Access Statement


Tregony is a village of approximately 1000 inhabitants which is situated in the middle of the county of Cornwall in England, between the towns (city) of Truro and St.Austell. It is located in a delightful, country area.

Tregony was once known as a ‘Town’ and it was an important centre of its time. The place has a long history reaching back to pre-Norman times.

Tregony’s geographical location was the prime reason for its historical importance. Its position on the higher reaches of the River Fal, some 15 miles from the sea, made it a very important and strategic inland port, when the river was tidal and navigable. It has been suggested that the Phoenician and Roman traders sailed here and went even further up river in search of tin.

Click here to Return

Only recently significant archaeological finds in the village have suggested that Tregony was an important and wealthy trading centre in Roman times. Legend suggests that Joseph of Arimathea made his wealth in the metals trade and had been in the habit of visiting the south-west in search of Cornwall's tin. It is highly probable that a settlement existed on the lower banks before Tregony was really established.

The original port at the foot of the hill would have been a likely embarkation point for travellers to Brittany and possible pilgrims to Santa de Compostela in Northern Spain.

Known as the gateway to the Roseland Peninsula - Tregony was an active port in the 14th Century surrounded by busy woollen mills producing a rough serge known as Tregony cloth. Craft of considerable size could navigate the Fal River right up to Tregony Bridge long before the Ports of Truro, Penryn and Falmouth were developed. However, due to tin streaming in the St. Stephens area the river eventually silted up and the harbour became unusable.

On the political front Tregony achieved its peak when James granted the town the constitution of Free Borough. Tregony was entitled to return two representatives to Westminster until the 1832 Reform Act when it had become one of the Rotten Boroughs.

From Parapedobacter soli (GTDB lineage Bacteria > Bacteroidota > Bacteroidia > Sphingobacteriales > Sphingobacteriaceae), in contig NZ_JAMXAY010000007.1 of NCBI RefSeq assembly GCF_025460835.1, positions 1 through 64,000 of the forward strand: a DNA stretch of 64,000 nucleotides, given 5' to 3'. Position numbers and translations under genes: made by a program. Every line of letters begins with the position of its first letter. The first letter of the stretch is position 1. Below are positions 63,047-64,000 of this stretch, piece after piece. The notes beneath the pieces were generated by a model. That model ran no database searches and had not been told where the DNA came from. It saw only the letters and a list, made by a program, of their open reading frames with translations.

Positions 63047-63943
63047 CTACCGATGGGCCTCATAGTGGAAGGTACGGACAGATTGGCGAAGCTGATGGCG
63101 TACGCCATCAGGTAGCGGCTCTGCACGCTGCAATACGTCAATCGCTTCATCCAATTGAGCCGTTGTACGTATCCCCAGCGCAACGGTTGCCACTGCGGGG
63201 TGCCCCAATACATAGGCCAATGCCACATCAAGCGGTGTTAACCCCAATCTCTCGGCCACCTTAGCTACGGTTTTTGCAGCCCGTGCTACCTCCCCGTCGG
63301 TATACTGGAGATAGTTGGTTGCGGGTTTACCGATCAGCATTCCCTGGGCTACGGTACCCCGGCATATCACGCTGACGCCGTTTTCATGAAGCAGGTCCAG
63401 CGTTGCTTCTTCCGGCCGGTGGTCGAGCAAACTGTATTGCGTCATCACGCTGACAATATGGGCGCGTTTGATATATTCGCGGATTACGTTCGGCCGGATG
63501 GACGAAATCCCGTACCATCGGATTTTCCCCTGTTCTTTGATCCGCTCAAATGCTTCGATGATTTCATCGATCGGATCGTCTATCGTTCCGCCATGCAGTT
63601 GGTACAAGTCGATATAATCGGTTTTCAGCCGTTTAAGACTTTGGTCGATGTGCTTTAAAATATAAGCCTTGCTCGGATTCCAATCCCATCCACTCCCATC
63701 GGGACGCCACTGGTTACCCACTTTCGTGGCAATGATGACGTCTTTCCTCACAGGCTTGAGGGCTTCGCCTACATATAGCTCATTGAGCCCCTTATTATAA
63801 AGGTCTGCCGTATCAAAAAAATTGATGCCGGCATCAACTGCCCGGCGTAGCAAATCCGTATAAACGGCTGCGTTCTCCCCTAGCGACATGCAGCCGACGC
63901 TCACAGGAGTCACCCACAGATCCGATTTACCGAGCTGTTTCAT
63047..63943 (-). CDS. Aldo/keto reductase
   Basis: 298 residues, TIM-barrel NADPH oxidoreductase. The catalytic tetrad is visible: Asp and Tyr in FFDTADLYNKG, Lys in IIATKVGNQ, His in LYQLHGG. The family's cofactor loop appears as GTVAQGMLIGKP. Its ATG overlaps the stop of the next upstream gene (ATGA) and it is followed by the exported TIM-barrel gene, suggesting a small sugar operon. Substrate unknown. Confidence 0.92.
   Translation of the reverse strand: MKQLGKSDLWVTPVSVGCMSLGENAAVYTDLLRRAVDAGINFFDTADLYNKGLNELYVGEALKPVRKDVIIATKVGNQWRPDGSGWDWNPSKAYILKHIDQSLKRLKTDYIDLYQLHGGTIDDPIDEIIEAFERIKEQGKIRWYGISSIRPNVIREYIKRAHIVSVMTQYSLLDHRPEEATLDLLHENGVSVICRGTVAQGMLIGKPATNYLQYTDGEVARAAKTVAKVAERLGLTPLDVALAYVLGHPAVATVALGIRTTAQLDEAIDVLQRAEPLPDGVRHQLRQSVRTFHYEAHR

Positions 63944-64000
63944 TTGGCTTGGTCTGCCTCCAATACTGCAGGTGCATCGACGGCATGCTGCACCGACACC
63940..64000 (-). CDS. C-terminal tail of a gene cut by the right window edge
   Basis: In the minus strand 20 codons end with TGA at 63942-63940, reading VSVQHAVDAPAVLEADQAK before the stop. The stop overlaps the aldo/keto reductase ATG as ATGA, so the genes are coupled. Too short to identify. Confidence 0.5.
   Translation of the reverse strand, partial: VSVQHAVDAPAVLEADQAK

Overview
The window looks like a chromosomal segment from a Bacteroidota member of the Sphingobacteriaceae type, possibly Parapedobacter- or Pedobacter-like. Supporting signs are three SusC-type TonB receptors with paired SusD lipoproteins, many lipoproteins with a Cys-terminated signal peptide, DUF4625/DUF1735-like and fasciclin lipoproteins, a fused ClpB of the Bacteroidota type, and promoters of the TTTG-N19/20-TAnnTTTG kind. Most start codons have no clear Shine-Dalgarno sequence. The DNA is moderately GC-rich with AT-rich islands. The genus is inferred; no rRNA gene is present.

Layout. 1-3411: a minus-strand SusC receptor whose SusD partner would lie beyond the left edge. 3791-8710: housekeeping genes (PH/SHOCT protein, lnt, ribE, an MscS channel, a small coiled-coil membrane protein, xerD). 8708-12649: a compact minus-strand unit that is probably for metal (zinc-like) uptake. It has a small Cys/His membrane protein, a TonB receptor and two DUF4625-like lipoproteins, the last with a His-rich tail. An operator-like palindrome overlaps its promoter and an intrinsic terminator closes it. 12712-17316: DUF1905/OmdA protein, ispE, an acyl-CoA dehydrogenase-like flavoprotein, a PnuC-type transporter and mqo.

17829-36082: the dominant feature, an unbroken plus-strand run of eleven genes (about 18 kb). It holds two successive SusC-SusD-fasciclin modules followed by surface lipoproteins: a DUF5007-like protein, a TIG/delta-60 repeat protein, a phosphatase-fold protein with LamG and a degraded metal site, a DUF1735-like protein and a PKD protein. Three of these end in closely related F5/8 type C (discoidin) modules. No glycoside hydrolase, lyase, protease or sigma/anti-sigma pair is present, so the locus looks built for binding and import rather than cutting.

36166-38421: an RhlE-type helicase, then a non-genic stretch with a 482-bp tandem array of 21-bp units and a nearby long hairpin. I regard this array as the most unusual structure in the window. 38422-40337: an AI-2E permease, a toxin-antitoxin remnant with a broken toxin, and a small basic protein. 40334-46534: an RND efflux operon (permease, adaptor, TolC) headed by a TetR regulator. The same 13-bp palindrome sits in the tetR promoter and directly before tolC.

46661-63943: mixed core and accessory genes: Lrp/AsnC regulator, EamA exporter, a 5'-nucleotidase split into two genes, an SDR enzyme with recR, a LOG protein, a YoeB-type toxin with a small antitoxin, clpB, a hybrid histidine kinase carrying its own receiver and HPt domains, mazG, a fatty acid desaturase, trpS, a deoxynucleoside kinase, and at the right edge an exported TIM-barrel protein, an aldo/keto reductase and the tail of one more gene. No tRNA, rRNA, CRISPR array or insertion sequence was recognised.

As you climb up Tregony Hill you pass the site of a Roman Castle known as Treg-ney. Today the village has reverted back to being a pleasant small, thriving rural community and the wide main road, Fore Street, with its wonderful clock tower runs through the village.

Local facilities such as the local Post Office and the wonderfully well stocked ‘Londis’ village shop can be found there, as can the village public house. You can always expect a warm welcome at the Kings Arms in Fore Street which has a reputation for fine food in a friendly atmosphere. A pint of fine ale or cider beside the open fire in winter or a cool drink in the walled garden in summer should not be missed.

The woods and riverside in the area between Tregony and Ruan Lanihorne are fantastic to explore. The nearby Ruan River is also a firm favourite with ornithologists and ‘twitchers’ and Egrets can be found nesting and breeding on the nearby upper reaches of the River Fal.

In a wider context, Cornwall is enjoying a huge renaissance and offers a range of accessible attractions. The village of Tregony is an ideal base from which to explore the wonders of this glorious county. The Eden Project and the Minack Theatre are already world famous. In addition the county boasts the National Maritime Museum in Falmouth, the Lost Gardens of Heligan, the Tate Gallery in St Ives and Stein's Seafood Restaurant in Padstow. All this and the fascinating rural and coastal walks, excellent beaches and sheltered sailing waters that have long made the county a magnet for those seeking relaxation in a dramatic setting.

Places of interest

Click on images for more info